In mwh1 testes the number of normal individualization complexes (ICs), abnormal ICs and waste bags is similar to controls.
mwh1 homozygous adults show hair polarity defects in abdominal bristles.
mwh1 or mwh1/mwh6 flies show a 'multiple hair cell' phenotype in the wing.
Homozygous mwh1 mutant display wing hair defects.
Homozygotes have a multiple wing hair phenotype.
Hairs in the proximal-anterior part of the wing point towards the anterior margin and most cells form multiple hairs in mutant adults.
Some of the mwh1 mutant pupal wing cells fail to adopt a hexagonal shape.
mwh1 mutants display wing hair abnormalities.
mwh1 animals have a multiple wing hair phenotype; the mean number of hairs/cell at 25[o]C is 3.62.
mwh1/mwh6 animals have a multiple wing hair phenotype that is temperature sensitive; the mean number of hairs/cell is 1.83 at 21[o]C and 2.52 at 25[o]C.
Homozygotes show a multiple wing hair phenotype.
Prior to and during the appearance of prehair structures in the pupal wing, mutant cells show excess actin bundling across the apical surface of the cell, sometimes in a "starburst" pattern, with actin bundles radiating from the cell centre. Subsequently, prehair structures are seen at cell edges. The excess actin bundles often extend at least 1μm basally into the cytoplasm from the apical surface, particularly once prehair initiation is underway.
Mutants show no significant disruption of ovarian morphology.
Mutant clones in the wing show disruption of polarity, as indicated by wing hairs.
Hairs and denticles are smaller, more numerous and less orderly than those in wild type.
Wing cells of homozygous flies form more than one hair, with an average of almost four hairs per cell. Homozygous flies have disruptions in the pattern of wing hair polarity. The prehair initiation site is along the cell periphery, but not restricted to the distal vertex in pupal wing cells. Double mutants of mwh1 with fz1, dsh1, pk1, in1 or fy2 resemble mwh1 single mutants.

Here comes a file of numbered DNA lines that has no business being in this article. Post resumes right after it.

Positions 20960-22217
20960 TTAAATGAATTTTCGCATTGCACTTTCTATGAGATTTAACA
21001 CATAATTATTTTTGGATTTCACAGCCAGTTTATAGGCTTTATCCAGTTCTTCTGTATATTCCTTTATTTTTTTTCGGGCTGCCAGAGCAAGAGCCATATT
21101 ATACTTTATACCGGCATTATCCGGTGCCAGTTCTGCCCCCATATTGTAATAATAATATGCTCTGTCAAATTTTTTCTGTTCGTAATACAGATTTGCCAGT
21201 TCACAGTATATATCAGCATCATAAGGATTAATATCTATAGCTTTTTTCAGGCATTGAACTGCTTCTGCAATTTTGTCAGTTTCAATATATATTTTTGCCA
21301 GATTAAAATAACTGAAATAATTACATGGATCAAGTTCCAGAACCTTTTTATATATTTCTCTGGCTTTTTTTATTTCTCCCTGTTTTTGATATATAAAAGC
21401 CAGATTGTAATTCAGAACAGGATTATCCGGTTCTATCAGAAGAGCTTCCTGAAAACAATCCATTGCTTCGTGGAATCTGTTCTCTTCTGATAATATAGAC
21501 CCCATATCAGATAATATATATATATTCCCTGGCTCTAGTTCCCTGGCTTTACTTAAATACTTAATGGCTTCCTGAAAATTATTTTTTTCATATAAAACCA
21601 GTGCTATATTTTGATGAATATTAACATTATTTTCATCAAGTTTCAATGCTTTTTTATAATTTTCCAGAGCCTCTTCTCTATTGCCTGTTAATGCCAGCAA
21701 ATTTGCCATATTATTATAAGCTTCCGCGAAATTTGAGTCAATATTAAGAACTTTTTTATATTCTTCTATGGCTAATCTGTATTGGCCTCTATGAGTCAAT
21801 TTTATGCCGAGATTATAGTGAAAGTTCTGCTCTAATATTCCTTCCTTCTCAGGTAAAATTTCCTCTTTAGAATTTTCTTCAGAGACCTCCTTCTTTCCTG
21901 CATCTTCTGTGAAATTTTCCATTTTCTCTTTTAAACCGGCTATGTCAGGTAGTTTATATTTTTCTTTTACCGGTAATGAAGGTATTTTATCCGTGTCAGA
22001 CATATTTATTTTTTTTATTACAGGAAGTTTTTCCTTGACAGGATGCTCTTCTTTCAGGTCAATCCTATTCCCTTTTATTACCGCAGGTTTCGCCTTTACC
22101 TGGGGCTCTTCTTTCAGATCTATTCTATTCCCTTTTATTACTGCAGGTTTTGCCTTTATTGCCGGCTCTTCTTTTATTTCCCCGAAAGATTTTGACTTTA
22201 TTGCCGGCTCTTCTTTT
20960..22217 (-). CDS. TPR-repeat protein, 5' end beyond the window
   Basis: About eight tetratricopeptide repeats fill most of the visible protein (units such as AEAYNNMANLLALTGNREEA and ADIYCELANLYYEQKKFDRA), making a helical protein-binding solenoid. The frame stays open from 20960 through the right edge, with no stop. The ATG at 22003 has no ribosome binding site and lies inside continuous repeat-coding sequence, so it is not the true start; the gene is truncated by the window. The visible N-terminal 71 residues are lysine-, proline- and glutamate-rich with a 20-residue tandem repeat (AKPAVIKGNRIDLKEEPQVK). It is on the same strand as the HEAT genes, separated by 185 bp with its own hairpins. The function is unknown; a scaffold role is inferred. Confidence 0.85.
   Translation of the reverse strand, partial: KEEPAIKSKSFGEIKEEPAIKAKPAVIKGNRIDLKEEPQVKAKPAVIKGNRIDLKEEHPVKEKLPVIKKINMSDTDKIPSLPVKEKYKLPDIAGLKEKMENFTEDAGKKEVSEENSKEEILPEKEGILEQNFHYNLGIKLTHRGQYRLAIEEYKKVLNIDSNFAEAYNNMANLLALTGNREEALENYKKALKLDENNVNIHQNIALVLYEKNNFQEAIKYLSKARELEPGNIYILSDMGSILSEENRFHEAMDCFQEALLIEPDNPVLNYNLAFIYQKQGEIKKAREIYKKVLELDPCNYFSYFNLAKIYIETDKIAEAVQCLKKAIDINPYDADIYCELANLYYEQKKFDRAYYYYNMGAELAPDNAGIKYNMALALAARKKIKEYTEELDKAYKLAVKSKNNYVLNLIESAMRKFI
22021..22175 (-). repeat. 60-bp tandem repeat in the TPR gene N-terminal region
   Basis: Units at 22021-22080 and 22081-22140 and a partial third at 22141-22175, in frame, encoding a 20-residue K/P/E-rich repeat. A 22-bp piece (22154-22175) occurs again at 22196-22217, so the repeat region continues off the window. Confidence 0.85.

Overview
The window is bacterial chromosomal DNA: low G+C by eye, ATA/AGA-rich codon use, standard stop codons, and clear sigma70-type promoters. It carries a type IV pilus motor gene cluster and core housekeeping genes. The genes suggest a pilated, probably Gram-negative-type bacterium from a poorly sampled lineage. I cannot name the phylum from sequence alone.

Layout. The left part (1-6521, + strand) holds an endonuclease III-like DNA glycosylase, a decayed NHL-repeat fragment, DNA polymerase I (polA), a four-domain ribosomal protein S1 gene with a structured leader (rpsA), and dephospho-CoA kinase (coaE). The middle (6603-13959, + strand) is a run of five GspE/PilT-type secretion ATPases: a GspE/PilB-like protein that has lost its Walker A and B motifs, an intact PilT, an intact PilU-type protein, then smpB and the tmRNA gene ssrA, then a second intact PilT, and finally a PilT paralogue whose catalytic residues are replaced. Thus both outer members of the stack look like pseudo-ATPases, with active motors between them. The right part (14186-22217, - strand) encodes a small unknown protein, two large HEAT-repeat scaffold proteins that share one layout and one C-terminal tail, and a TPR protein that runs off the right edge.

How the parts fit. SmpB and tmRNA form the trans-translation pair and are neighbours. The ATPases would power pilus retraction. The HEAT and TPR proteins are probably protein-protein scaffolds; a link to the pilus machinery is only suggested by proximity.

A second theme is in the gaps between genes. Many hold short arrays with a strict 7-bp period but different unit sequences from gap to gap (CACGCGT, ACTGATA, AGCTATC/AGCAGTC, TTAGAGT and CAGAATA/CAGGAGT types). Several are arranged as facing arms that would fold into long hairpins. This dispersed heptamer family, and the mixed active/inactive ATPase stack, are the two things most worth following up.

RK1 Hairs on the wings are grouped in numbers of 2-5 in the place of 1.
Affects the trichomes (hairs) of all body regions in the same general way: An increase in the number of elements is correlated with a reduction in length and a disturbance of orientation. Aristae and bracts are included in this pattern; bristles and other sensilla are not. Wing cells contain groups of 2-7 hairs instead of one hair per cell as in wild type; causes supernumerary trichomes over entire integument, but tufts of trichomes only in wing blade (Ouweneel, 1970); may be supernumerary hairs and sensilla on halteres (Ouweneel and van der Meer, 1973). Also causes disruption of polarity in legs, wings and halteres; may disrupt orientation of hairs on leg without affecting their numbers (Bryant and Schneiderman, 1969); trichomes on wings tend to diverge from vein L3 rather than parallel it as in wild type (Gubb and Garcia-Bellido, 1982). mwh/+ develop mwh phenotype following heat shock at or just prior to the time of cell-hair-extrusion (Mitchell and Petersen, 1984). Transplants of mutant wing discs to wild-type hosts develop autonomously (Ursprung and Hadorn, 1962). Widely used as a cell marker in the analysis of cuticular clones. The frequency of mwh spots after somatic recombination in mwh/+ flies increases with increase in the temperature at which the larvae and pupae are raised (Graf, 1986). RK1.